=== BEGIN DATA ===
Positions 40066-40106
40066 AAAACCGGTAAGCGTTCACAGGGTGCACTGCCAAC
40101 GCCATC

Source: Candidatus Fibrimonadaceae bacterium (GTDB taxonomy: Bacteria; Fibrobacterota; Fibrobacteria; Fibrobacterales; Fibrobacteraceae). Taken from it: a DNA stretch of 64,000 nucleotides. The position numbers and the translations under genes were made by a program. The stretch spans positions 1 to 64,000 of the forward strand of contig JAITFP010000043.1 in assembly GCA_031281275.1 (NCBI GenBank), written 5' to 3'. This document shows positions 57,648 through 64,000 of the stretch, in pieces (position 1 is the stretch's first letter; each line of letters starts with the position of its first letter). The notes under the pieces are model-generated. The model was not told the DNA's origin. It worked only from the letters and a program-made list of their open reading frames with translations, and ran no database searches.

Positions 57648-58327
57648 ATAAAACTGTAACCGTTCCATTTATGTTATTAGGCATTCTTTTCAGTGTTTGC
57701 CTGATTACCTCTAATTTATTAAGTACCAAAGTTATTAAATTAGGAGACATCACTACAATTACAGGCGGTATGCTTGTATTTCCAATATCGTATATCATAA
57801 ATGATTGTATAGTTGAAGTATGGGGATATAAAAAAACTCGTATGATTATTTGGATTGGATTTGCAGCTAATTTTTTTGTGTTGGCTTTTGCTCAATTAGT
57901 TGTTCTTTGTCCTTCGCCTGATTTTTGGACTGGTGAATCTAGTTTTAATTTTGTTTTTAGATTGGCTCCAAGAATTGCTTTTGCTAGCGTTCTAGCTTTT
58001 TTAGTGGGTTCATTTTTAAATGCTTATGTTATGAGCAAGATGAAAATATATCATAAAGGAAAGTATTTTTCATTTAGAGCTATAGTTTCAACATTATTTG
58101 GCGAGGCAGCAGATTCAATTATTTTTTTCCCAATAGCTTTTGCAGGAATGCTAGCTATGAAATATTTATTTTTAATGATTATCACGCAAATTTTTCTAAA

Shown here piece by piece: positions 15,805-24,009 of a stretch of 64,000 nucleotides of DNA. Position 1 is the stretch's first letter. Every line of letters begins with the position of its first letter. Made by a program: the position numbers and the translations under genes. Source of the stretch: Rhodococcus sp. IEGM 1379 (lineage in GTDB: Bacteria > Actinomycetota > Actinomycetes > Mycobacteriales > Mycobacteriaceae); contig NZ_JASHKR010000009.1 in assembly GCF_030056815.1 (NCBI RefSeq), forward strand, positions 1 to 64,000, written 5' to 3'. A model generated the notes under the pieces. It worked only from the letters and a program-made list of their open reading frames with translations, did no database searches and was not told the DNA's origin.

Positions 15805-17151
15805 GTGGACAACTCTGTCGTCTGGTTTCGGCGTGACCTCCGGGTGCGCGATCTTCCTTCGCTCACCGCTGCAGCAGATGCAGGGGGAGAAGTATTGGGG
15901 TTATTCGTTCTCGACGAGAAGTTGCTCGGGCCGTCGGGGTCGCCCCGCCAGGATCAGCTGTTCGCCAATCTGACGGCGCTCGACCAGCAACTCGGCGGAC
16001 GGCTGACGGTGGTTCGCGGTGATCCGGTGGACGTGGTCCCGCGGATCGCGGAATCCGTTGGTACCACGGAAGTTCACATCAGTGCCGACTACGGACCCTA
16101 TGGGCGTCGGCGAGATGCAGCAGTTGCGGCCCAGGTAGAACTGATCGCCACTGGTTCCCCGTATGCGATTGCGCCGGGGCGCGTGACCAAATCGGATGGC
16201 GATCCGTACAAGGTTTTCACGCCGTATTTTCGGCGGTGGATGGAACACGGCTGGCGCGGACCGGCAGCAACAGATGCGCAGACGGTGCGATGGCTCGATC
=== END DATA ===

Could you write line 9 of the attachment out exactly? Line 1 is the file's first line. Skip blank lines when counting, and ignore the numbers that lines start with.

57901 TGTTCTTTGTCCTTCGCCTGATTTTTGGACTGGTGAATCTAGTTTTAATTTTGTTTTTAGATTGGCTCCAAGAATTGCTTTTGCTAGCGTTCTAGCTTTT